• Definition: a physiologic reflex characterized by an increased heart rate in response to atrial distention (increased venous return to the heart). It is mediated by stretch receptors in the atria.
  • Mechanisms of action: ↑ Volume → ↑ atrial stretch receptors stimulation activation of stretch receptors (B-fibers) in the atria sympathetic innervation and no change in parasympathetic innervation ↑ HR

Atrial natriuretic peptide (ANP) secretion pathway

Diuresis reflex (Gauer-Henry reflex)

  • Definition: a physiological reflex that adapts ADH release in the hypothalamus according to blood pressure
  • Mechanisms of action
    • ↑ BP: Atrial stretch receptors inhibit ADH release via afferent vagal fibers → ↑ water excretion by the kidneys
    • ↓ BP: ADH release → ↓ water excretion by the kidneys

Renal regulation

The RAAS plays a key role in long-term blood pressure regulation and is, therefore, an ideal target for the treatment of arterial hypertension. While beta blockers decrease renin release by the kidneys, the conversion of angiotensin I to angiotensin II by angiotensin-converting enzyme (ACE) can be influenced by ACE inhibitors (e.g., ramipril, enalapril). The effect of angiotensin II on target cell receptors can be inhibited by AT1 receptor antagonists (e.g., candesartan, losartan).


Definition: the passage of the blood through the circulatory system to the capillary bed to deliver oxygen and nutrients to the tissue and remove waste products (e.g., removal of CO2 to the lungs)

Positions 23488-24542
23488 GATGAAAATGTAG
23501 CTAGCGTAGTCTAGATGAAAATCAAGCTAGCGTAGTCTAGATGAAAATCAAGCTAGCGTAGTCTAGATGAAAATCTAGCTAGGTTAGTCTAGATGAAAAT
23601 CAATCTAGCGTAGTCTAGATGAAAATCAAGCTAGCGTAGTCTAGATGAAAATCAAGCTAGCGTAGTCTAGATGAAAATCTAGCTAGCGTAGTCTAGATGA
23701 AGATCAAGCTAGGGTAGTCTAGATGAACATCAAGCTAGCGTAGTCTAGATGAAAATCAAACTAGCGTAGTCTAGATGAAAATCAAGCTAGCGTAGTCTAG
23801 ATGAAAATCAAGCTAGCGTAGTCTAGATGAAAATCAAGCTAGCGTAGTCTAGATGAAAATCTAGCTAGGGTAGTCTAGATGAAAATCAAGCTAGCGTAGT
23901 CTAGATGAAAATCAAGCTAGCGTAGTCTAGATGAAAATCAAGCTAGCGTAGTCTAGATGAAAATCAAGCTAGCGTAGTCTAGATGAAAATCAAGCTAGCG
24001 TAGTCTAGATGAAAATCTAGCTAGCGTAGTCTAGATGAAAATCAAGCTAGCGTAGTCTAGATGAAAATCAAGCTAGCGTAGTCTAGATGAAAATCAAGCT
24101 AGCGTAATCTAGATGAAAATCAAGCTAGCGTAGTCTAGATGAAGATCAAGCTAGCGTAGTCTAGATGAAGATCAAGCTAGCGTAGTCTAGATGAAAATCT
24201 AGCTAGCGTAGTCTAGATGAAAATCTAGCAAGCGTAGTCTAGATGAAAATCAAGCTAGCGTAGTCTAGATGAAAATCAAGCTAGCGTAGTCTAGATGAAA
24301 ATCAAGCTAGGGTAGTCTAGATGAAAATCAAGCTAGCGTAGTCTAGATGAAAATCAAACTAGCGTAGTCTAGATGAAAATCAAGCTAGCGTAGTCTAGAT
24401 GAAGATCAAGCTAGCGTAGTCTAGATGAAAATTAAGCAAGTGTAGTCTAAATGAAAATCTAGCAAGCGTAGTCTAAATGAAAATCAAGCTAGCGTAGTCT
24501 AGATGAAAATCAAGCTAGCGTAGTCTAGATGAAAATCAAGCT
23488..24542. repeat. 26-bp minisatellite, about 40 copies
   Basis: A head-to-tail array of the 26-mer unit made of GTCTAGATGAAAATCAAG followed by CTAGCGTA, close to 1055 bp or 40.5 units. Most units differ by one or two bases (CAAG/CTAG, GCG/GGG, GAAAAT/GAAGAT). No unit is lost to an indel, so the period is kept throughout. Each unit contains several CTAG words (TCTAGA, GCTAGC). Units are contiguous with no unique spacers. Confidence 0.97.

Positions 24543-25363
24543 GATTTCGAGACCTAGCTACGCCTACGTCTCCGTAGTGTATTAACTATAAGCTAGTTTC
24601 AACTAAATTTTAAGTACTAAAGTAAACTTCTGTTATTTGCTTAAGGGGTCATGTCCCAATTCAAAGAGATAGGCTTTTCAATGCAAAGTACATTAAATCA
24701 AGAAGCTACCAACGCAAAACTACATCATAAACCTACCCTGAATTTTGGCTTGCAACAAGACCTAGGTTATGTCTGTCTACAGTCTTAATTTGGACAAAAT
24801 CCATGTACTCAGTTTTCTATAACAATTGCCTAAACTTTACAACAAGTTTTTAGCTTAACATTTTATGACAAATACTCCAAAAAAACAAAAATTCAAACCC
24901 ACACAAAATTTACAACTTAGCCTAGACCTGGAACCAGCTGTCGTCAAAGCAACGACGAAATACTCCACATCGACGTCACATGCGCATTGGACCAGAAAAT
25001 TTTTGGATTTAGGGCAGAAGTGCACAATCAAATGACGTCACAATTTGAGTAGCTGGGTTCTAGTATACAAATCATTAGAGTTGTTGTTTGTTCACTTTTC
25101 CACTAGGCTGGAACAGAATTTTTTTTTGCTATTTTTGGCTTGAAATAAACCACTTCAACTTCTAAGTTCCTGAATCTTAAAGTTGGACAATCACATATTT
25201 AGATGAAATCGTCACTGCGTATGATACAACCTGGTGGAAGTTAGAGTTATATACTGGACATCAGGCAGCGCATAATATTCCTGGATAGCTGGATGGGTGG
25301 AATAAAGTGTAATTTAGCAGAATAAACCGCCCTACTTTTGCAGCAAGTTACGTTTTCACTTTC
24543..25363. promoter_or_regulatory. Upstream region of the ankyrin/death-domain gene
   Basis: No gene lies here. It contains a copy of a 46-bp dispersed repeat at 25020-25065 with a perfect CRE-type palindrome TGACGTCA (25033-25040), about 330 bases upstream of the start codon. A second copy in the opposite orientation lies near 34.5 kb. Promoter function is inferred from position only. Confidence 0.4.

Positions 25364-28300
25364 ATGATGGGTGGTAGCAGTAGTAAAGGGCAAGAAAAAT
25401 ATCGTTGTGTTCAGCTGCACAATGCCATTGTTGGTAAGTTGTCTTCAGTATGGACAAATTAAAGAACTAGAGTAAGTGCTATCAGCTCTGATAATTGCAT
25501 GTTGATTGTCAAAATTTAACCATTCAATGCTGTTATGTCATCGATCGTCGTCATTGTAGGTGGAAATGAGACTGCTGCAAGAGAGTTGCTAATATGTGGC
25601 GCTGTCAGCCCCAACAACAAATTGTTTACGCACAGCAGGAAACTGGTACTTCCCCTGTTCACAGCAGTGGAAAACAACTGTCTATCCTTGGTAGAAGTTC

Perfusion levels of various organs
Organs % of cardiac output at rest % of cardiac output during exercise
Viscera (hepatic-splanchnic circulation) 24 1
Skeletal muscle 20 88
Kidneys 19 1
Brain 13 3

Other organs

10 1
Skin 8 2
Heart muscle 3 4

Regulation of organ perfusion

Although blood pressure is the main determinant of perfusion, various other mechanisms maintain constant blood flow within organs.


Central regulation

Autoregulation of specific organs

The lungs are the only organs in which hypoxia causes vasoconstriction. This is to ensure that perfusion only occurs in areas that are well ventilated. In all other organs, hypoxia leads to vasodilation to improve perfusion and maintain oxygen supply.

Hypoperfusion of vital organs (e.g., hypovolemic shock, cardiogenic shock) is detected by baroreceptors and volume receptors, leading to an increase in sympathetic tone. Autoregulatory mechanisms are then triggered and lead to centralization of blood flow away from the extremities (skeletal muscle, skin), the GI tract, and other internal organs to maintain perfusion of the heart and brain. In addition, vasoconstriction of precapillary resistance vessels raises systemic vascular resistance and reduces hydrostatic pressure in capillaries, increasing the reabsorption of interstitial fluids into vessels.

To remember the local metabolites used in autoregulation of skeletal muscle, consider to “CAll HuLK”: CO2, Adenosine, H+, Lactate, K+.


Starling forces

For information on the Starling equation for the glomerulus see measurement of renal function in physiology of the kidney.

Edema is caused by the net movement of fluid into the interstitium if there is an increase in capillary hydrostatic pressure (due to heart failure or Na+ retention), an increase in interstitial fluid oncotic pressure (due to lymphatic stasis) or a decrease in capillary oncotic pressure (due to cirrhosis, nephrotic syndrome, heart failure).

Burns, infections or toxins can affect vessel permeability (increased Kf) and can, therefore, result in the formation of edema.

  1. Rosen IM and Manaker S. Oxygen delivery and consumption. In: Post TW, ed. UpToDate. Waltham, MA: UpToDate. https://www.uptodate.com/contents/oxygen-delivery-and-consumption#H4.Last updated: May 9, 2019. Accessed: July 20, 2020.